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Kendall tau rank correlation coefficient

In statistics, the Kendall rank correlation coefficient, commonly referred to as Kendall's tau (τ) coefficient, is a statistic used to measure the association between two measured quantities. A tau test is a non-parametric hypothesis test for statistical dependence based on the tau coefficient.

It is a measure of rank correlation: the similarity of the orderings of the data when ranked by each of the quantities. It is named after Maurice Kendall, who developed it in 1938,[1] though Gustav Fechner had proposed a similar measure in the context of time series in 1897.[2]


Let (x1y1), (x2y2), …, (xnyn) be a set of observations of the joint random variables X and Y respectively, such that all the values of (xi) and (yi) are unique. Any pair of observations (xiyi) and (xjyj) are said to be concordant if the ranks for both elements agree: that is, if both xi > xj and yi > yj or if both xi < xj and yi < yj. They are said to be discordant, if xi > xj and yi < yj or if xi < xj and yi > yj. If xi = xj or yi = yj, the pair is neither concordant nor discordant.

The Kendall τ coefficient is defined as:

<math>\tau = \frac{(\text{number of concordant pairs}) - (\text{number of discordant pairs})}{\frac{1}{2} n (n-1) } .</math>[3]


The denominator is the total number of pair combinations, so the coefficient must be in the range −1 ≤ τ ≤ 1.

  • If the agreement between the two rankings is perfect (i.e., the two rankings are the same) the coefficient has value 1.
  • If the disagreement between the two rankings is perfect (i.e., one ranking is the reverse of the other) the coefficient has value −1.
  • If X and Y are independent, then we would expect the coefficient to be approximately zero.

Hypothesis test

The Kendall rank coefficient is often used as a test statistic in a statistical hypothesis test to establish whether two variables may be regarded as statistically dependent. This test is non-parametric, as it does not rely on any assumptions on the distributions of X or Y or the distribution of (X,Y).

Under the null hypothesis of independence of X and Y, the sampling distribution of τ has an expected value of zero. The precise distribution cannot be characterized in terms of common distributions, but may be calculated exactly for small samples; for larger samples, it is common to use an approximation to the normal distribution, with mean zero and variance

<math>\frac{2(2n+5)}{9n (n-1)}</math>.[4]

Accounting for ties

A pair {(xiyi), (xjyj)} is said to be tied if xi = xj or yi = yj; a tied pair is neither concordant nor discordant. When tied pairs arise in the data, the coefficient may be modified in a number of ways to keep it in the range [-1, 1]:


The Tau-a statistic tests the strength of association of the cross tabulations. Both variables have to be ordinal. Tau-a will not make any adjustment for ties. It is defined as:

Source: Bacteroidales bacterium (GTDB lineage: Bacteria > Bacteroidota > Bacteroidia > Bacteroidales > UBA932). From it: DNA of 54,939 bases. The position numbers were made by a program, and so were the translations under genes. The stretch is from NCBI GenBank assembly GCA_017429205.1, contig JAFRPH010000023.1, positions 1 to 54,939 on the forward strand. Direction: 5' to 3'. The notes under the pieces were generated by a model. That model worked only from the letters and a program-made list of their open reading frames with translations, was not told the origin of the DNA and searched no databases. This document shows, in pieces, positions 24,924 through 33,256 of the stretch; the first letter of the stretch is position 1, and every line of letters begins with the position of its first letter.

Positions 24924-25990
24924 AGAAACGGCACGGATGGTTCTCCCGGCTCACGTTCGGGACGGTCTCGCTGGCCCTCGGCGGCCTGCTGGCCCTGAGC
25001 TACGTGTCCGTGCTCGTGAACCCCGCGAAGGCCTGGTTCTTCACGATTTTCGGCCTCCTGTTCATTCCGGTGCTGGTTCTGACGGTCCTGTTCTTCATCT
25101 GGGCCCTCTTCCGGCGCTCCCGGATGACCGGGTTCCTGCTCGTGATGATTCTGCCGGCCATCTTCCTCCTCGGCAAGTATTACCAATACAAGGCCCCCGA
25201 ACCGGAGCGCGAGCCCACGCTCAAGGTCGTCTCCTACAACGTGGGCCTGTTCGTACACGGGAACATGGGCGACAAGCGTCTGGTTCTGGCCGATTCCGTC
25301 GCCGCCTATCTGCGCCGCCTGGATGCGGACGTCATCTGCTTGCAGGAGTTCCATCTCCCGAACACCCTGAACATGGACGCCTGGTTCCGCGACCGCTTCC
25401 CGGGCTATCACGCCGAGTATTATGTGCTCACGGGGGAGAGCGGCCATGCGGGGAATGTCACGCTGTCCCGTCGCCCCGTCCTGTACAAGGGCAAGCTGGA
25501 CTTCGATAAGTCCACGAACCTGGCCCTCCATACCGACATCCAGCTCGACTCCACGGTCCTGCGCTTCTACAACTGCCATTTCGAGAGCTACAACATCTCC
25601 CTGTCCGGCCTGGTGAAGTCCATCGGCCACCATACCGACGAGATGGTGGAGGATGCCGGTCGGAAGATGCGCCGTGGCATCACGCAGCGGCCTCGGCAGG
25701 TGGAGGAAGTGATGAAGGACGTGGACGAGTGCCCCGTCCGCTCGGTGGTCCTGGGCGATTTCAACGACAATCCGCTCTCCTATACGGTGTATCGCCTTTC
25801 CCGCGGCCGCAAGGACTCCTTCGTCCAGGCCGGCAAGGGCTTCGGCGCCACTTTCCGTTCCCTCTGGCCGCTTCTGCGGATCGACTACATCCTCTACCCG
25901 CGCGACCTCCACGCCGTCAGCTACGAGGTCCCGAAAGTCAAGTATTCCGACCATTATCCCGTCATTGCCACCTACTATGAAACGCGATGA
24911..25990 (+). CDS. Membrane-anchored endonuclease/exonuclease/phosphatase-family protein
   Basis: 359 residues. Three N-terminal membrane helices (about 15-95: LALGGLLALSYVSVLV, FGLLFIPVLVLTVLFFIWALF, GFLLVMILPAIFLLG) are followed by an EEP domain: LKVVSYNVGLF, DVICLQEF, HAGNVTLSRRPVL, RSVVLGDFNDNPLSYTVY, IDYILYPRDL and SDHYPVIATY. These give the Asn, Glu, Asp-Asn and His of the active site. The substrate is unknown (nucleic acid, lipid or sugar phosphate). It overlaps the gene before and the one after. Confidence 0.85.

<math>\tau_A = \frac{n_c-n_d}{n_0}</math>


The Tau-b statistic, unlike Tau-a, makes adjustments for ties.[5] Values of Tau-b range from −1 (100% negative association, or perfect inversion) to +1 (100% positive association, or perfect agreement). A value of zero indicates the absence of association.

The Kendall Tau-b coefficient is defined as:

<math>\tau_B = \frac{n_c-n_d}{\sqrt{(n_0-n_1)(n_0-n_2)}}</math>



n_0 & = & n(n-1)/2\\ n_1 & = & \sum_i t_i (t_i-1)/2 \\ n_2 & = & \sum_j u_j (u_j-1)/2 \\ n_c & = & \mbox{Number of concordant pairs} \\ n_d & = & \mbox{Number of discordant pairs} \\ t_i & = & \mbox{Number of tied values in the } i^{th} \mbox{ group of ties for the first quantity} \\ u_j & = & \mbox{Number of tied values in the } j^{th} \mbox{ group of ties for the second quantity} \end{array} </math>


Tau-c differs from Tau-b as in being more suitable for rectangular tables than for square tables.

Significance tests

When two quantities are statistically independent, the distribution of <math>\tau</math> is not easily characterizable in terms of known distributions. However, for <math>\tau_A</math> the following statistic, <math>z_A</math>, is approximately distributed as a standard normal when the variables are statistically independent:

<math>z_A = {3 (n_c - n_d) \over \sqrt{n(n-1)(2n+5)/2} }</math>

Thus, to test whether two variables are statistically dependent, one computes <math>z_A</math>, and finds the cumulative probability for a standard normal distribution at <math>-|z_A|</math>. For a 2-tailed test, multiply that number by two to obtain the p-value. If the p-value is below a given significance level, one rejects the null hypothesis (at that significance level) that the quantities are statistically independent.

Numerous adjustments should be added to <math>z_A</math> when accounting for ties. The following statistic, <math>z_B</math>, has the same distribution as the <math>\tau_B</math> distribution, and is again approximately equal to a standard normal distribution when the quantities are statistically independent:

<math>z_B = {n_c - n_d \over \sqrt{ v } }</math>